High water carried away part of the bridge over east fork of the Yellowstone, cutting off my station at Soda Butte. This was promptly repaired.

The snowfall during the past winter was the heaviest ever known in the history of the park, and the consequent high water in the spring called for unusual repairs to roads.

The most important work done was the construction of a new road of about 3 miles between the Golden Gate and Mammoth Hot Springs. The ascent to the Golden Gate has always been one of the heaviest in the park, and to avoid this Captain Chittenden projected this road. It is the best piece of road building in the park, and makes the travel from here to Golden Gate comparatively easy, besides bringing into view many picturesque objects that could not be seen from the old road.

It is intended next summer to abandon the dangerous piece of road on the east side of the Gardiner River and construct a road on the opposite bank. This has been surveyed and a small part of it built, including a steel bridge with concrete abutments, the first of the kind in the park.

Preliminary surveys have been made, locating proposed roads from Mammoth Hot Springs to Yancey's; from the Grand Canyon to Yancey's over Mount Washburn; Yancey's to Soda Butte; Gibbon Canyon to Madison River; Upper Basin to Lone Star Geyser, and Grand Canyon to Norris.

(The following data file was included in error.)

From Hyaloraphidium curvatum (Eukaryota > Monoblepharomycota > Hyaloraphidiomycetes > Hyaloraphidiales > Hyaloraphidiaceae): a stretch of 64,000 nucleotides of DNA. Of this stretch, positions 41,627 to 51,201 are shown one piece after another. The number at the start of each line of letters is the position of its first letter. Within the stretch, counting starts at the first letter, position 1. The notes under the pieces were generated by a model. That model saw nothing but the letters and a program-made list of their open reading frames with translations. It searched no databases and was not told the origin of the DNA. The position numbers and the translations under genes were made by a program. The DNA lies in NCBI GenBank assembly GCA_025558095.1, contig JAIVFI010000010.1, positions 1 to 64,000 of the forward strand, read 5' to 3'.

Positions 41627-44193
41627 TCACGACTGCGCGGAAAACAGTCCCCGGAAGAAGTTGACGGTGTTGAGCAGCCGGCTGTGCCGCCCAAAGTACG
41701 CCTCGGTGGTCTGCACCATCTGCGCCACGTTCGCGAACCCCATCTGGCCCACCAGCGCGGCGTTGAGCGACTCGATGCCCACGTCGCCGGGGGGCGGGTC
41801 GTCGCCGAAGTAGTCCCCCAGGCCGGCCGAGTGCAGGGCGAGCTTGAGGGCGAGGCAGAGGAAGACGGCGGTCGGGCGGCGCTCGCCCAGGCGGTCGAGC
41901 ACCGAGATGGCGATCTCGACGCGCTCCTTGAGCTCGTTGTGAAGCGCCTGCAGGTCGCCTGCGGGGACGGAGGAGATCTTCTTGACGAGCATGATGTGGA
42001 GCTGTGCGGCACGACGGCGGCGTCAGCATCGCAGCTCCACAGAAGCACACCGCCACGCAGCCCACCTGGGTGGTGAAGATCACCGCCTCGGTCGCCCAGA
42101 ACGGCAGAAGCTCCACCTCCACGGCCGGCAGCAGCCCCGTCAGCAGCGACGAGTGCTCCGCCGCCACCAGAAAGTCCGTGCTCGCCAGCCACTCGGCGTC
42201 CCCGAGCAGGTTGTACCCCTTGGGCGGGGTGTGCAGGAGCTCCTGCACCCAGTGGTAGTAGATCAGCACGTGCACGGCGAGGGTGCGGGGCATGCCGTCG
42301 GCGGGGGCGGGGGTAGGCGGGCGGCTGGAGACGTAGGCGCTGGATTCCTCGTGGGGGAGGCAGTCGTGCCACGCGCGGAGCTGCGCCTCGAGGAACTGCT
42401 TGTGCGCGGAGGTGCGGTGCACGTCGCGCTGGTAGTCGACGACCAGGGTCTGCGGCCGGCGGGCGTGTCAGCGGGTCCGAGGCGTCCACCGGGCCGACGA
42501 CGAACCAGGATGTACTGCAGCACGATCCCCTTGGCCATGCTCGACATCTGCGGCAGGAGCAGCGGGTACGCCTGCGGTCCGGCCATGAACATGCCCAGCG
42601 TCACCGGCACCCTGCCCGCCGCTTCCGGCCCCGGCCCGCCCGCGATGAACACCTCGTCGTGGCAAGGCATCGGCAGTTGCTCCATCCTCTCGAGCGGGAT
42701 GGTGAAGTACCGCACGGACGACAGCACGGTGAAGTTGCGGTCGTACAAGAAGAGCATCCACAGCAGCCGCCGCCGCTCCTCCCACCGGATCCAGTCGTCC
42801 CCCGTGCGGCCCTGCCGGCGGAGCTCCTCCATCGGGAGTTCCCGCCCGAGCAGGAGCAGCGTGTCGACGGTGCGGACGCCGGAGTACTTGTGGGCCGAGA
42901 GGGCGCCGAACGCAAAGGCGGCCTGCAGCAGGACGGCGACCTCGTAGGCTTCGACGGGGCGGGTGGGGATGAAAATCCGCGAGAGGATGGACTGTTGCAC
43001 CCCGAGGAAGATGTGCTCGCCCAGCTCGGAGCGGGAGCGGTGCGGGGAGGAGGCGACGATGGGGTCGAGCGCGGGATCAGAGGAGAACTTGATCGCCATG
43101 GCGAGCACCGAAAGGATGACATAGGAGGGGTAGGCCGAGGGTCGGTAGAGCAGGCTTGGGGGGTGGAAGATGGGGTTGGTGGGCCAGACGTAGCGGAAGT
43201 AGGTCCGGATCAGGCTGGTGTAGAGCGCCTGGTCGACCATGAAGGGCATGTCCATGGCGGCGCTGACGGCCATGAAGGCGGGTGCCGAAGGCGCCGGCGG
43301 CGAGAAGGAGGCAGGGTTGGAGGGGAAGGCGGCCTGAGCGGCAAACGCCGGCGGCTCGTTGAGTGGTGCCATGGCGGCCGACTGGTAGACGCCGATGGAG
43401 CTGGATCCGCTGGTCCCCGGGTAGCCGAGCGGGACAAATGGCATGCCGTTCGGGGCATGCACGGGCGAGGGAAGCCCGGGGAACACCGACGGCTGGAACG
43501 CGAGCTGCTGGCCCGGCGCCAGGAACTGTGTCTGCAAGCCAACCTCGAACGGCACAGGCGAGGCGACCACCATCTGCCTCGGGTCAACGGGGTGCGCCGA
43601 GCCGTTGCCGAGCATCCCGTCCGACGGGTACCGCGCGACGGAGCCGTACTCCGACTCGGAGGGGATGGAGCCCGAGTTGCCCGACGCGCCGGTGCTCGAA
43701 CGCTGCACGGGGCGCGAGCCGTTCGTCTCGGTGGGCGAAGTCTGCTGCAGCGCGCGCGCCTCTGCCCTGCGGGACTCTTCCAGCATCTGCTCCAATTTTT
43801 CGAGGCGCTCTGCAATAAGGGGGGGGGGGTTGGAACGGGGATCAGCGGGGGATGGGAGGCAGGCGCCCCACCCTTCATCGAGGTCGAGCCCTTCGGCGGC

Statement of funds for improvement and protection of Yellowstone National Park, for

fiscal year ending June 30, 1899, covering expenditures and transfers from December 1, 1898, to June 30, 1899.

Balance on hand November 30, 1898, as per report of acting superintendent,

dated November 22, 1898

$2, 240.44


Salaries of scouts

$1,030.00 Salary of watchman and clerk for acting superintendent

475.00 Necessary repairs to roads and bridges between Mammoth Hot Springs and Gardiner (to May 1)..

470.54 Labor and material finishing profile of proposed new road over south side of Mount Washburn....

6. 08 Paid for hay for animals in captivity.

80. 46 For mounting maps of park on linen.

4. 15 Transferred to Capt. Híram M. Chittenden, Corps of Engineers,

Special Orders, No. 70, Adjutant-General's Office, March 25, 1899....

154. 21 Balance transferred to Treasurer United States


$2, 240.44 NotE.-Actual amount transferred to Captain Chittenden was $1,581.33, but of this amount, $1,427.12 was to pay outstanding liabilities as per list furnished him.

Statement of funds allowed acting superintendent from appropriation for improvement and

protection of Yellowstone National Park, fiscal year 1900. Amount allowed, as per agreement between Capt. Hiram M. Chittenden,

Corps of Engineers, U. S. A., and acting superintendent Yellowstone
National Park, dated May 29, 1899, and approved by Secretary of War
June 12, 1899